BuzzFeed. Business and operational models aligned to bring you content you’re not looking for (…but you’ll share it with your friends!).

BuzzFeed is a web-based media provider that covers a range of topics including politics, entertainment, sports, and “20 Reasons Bacon is Awesome.”1 Originally known for memes, lists, and funny photos that some call clickbait and “mostly nonsense”2, BF now also provides higher-quality, long-form material. Content is both internally curated and externally sourced, with the primary goal that it be shareable and ultimately viral. BuzzFeed’s business and operating models are effectively aligned to accomplish this.

Business Model: Come for pictures of cute animals, stay for the article on civil rights, check out this disguised advertisement, NOW SHARE THIS WITH ALL OF YOUR FRIENDS

BuzzFeed’s business model revolves around creating content that will be virally shared. More often than other media sources, customers come to BF’s website as a result of a friend sharing a link. “Facebook is a more powerful traffic driver than direct visits…social accounts for “well over 50%” of BuzzFeed’s total visitors.”3 Users more often go to BuzzFeed’s website when friends ask them to, not when BuzzFeed asks them to. Other media sources depend more heavily on individuals typing in their specific web address or searching for a specific topic.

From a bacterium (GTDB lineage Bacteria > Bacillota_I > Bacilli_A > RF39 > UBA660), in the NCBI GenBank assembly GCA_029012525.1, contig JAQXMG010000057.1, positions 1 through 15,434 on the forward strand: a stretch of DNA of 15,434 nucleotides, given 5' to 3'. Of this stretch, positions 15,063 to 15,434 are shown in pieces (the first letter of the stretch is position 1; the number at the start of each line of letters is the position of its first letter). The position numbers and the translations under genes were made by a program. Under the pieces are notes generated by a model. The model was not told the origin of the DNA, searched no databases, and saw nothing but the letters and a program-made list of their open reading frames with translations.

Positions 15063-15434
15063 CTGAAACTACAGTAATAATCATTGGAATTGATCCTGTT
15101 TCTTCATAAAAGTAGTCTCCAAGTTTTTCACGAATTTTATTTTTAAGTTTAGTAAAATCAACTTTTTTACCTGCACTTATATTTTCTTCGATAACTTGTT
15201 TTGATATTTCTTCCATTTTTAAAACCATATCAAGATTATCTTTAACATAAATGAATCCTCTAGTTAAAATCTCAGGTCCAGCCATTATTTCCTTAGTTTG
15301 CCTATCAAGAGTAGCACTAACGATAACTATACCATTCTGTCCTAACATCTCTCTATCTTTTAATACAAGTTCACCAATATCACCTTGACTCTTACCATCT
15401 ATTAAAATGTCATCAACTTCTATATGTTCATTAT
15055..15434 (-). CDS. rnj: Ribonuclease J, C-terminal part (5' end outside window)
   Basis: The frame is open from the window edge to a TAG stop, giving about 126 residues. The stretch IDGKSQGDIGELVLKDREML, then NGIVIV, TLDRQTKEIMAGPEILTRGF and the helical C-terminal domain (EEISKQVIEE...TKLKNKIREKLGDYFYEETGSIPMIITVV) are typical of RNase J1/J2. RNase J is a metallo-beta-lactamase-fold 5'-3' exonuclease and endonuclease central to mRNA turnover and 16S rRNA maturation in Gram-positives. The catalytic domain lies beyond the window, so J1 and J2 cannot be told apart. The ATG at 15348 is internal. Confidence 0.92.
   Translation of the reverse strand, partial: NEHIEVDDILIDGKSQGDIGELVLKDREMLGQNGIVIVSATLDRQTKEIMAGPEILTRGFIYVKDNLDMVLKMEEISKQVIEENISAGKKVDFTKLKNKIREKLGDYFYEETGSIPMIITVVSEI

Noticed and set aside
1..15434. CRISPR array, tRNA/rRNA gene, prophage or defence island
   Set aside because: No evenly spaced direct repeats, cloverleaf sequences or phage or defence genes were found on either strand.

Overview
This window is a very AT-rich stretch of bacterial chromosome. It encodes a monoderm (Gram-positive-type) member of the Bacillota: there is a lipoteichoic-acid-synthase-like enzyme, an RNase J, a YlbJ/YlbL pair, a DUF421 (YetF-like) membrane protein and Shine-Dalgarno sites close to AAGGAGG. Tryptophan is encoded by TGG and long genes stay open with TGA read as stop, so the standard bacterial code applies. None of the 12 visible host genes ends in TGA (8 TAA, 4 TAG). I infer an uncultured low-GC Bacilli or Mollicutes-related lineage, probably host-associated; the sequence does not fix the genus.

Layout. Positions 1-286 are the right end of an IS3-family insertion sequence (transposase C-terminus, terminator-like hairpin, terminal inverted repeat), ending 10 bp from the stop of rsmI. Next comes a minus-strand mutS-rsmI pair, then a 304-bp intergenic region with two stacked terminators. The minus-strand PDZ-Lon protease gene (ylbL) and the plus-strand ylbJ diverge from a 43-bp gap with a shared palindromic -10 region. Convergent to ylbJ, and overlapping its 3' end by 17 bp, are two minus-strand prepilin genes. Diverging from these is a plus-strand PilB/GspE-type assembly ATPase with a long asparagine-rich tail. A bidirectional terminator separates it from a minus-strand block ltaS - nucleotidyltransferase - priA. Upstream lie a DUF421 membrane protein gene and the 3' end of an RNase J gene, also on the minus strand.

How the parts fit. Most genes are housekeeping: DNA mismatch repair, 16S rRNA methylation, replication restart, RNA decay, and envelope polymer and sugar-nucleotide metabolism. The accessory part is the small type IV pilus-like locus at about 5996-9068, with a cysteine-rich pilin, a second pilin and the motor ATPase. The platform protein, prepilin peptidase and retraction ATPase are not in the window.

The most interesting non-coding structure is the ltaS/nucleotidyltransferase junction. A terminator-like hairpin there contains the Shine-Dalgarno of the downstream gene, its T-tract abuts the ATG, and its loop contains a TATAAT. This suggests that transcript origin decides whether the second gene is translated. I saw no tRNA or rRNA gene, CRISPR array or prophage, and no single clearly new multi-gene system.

The concept of viral sharing extends to BF’s advertising strategy, as ads do not take the form of banners, but look like BF curated content (called “native advertising”)4. This distinction is important, as the native advertisements are more shareable, thus increasing their viral potential. From an advertiser’s perspective, a potential customer will be more influenced by content-embedded ad shared by several friends than by a banner on top of a web page.

The picture below shows BuzzFeed’s homepage. The top article, titled “This Guy Recovered Like A Goddamned Champ After His Pants Fell Down In Front Of Croatia’s President” is shareable and brings in traffic. Other serious articles cover GITMO and the recent California shooting. And as identified by yellow “Promoted By” tags, advertisements take a form similar to other content.